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Functional mismatch in a bumble bee pollination mutualism under climate change

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Science  25 Sep 2015:
Vol. 349, Issue 6255, pp. 1541-1544
DOI: 10.1126/science.aab0868
  • Fig. 1 Change in tongue length for B. balteatus and B. sylvicola on Mount Evans, Niwot Ridge, and Pennsylvania Mountain.

    (A) B. balteatus. (B) B. sylvicola. Bars represent least squares means >± SE. (15). Asterisks denote significant differences (P < 0.05) between means. Dagger denotes a trend (P < 0.06).

  • Fig. 2 Changing bumble bee community composition, bumble bee tongue length distributions, and tube depth distributions of visited flowers over time.

    (A and B) Bumble bee community composition. (C and D) Bumble bee tongue length. (E and F) Flower tube depth distribution. Bombus species abundance in alpine communities is indicated by the proportion of total foragers (15). Species are ordered by increasing tongue length [in (A), species’ names follow (18)]. Bimodality of the density functions (15) indicates that bumble bee communities contain two predominant phenotypes, short-tongued and long-tongued [(C) and (D)]. (E) and (F) show the tube depth density functions for flowers visited by, respectively, B. balteatus and B. sylvicola in the Front Range [Mount Evans and Niwot Ridge (15)]. For tongue length [(C) and (D)] and tube depth [(E) and (F)], representative density functions for simulated communities (15) are shown.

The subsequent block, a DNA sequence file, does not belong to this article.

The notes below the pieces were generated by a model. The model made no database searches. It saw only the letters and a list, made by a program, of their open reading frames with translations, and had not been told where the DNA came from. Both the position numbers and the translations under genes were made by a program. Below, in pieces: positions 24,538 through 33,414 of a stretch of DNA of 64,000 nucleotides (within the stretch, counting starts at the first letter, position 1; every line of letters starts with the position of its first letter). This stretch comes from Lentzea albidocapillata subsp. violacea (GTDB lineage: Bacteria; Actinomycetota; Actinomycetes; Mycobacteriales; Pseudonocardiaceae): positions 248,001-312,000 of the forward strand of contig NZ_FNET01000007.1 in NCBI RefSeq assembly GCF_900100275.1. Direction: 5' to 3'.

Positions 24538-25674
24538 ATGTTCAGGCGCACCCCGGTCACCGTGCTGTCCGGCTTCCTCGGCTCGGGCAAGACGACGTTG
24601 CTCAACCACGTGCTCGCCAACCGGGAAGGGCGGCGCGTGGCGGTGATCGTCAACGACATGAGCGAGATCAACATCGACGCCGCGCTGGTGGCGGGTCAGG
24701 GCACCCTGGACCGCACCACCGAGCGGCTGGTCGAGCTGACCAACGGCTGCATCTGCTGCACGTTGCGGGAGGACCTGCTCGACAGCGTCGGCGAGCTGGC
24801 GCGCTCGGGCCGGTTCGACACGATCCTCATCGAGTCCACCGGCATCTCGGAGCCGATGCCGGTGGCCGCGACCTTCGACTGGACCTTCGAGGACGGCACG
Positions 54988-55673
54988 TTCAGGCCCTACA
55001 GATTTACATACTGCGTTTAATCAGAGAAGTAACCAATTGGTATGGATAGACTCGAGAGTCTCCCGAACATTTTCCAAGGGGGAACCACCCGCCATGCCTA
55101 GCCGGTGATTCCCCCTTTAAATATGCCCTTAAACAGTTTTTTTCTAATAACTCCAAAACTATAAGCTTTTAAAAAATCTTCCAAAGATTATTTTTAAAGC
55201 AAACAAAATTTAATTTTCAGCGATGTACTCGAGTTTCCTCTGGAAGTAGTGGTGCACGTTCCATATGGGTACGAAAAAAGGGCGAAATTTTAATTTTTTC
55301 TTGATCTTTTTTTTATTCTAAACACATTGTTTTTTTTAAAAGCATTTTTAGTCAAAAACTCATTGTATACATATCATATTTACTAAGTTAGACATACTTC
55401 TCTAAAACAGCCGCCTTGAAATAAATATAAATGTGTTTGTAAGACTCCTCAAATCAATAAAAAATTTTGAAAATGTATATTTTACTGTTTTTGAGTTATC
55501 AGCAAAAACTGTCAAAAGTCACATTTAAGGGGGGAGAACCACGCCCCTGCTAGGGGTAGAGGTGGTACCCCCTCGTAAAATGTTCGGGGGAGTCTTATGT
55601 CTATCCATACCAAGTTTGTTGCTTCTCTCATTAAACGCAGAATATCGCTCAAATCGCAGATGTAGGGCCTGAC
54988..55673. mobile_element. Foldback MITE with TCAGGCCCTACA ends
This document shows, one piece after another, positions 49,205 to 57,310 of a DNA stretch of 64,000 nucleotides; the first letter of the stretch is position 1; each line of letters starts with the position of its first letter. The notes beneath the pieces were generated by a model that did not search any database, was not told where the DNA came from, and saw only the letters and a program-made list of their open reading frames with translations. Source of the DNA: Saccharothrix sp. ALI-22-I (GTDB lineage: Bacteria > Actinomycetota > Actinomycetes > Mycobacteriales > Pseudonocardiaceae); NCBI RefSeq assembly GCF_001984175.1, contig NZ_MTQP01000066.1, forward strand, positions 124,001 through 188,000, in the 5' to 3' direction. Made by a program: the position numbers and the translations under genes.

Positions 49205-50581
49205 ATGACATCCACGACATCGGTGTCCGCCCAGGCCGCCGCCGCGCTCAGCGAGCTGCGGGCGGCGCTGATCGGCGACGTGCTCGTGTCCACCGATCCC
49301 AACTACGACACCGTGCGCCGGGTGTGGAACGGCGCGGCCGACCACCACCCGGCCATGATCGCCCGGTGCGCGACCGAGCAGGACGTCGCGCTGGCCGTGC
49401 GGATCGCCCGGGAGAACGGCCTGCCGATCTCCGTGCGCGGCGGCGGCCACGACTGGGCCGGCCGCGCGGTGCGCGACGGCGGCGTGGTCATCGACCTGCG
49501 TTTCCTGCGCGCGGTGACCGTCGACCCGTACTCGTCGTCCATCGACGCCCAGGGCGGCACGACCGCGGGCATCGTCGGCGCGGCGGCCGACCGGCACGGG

• Fig. 3 Change in flower abundance at landscape and local scales along a 400-m altitudinal gradient on Pennsylvania Mountain.

    (A) Map showing areas where PFD decreased (1.95 km2), is stable (1.29 km2), and increased (0.10 km2). Unshaded (excluded) areas contain cliff, talus, mining disturbance, and subalpine forest. (B) PFD (mean >± SE) for plots in krummholz (KRUM); tundra slopes (SLOPE); wet meadow (SWALE), false summit (FSUMMIT); and summit (SUMMIT) habitats (N = 6 species; F4,385 = 5.55, P = 0.0002). Asterisks indicate significant differences at P < 0.05. (C) Total flower production (in millions) is the product of total surface area for (A) each habitat (table S5) (15) and (B) mean PFD.

  • Fig. 4 Relative advantage of generalizing as a function of flower density and the proportion of deep flowers in the community.

    Outcomes with flight speed of 0.5 m s−1 are shown (15). The generalist is favored when its relative advantage is >1 (pink shading).

  • Functional mismatch in a bumble bee pollination mutualism under climate change

    Nicole E. Miller-Struttmann, Jennifer C. Geib, James D. Franklin, Peter G. Kevan, Ricardo M. Holdo, Diane Ebert-May, Austin M. Lynn, Jessica A. Kettenbach, Elizabeth Hedrick, Candace Galen

    Materials/Methods, Supplementary Text, Tables, Figures, and/or References

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    • Materials and Methods
    • Figs. S1 to S4
    • Tables S1 to S9

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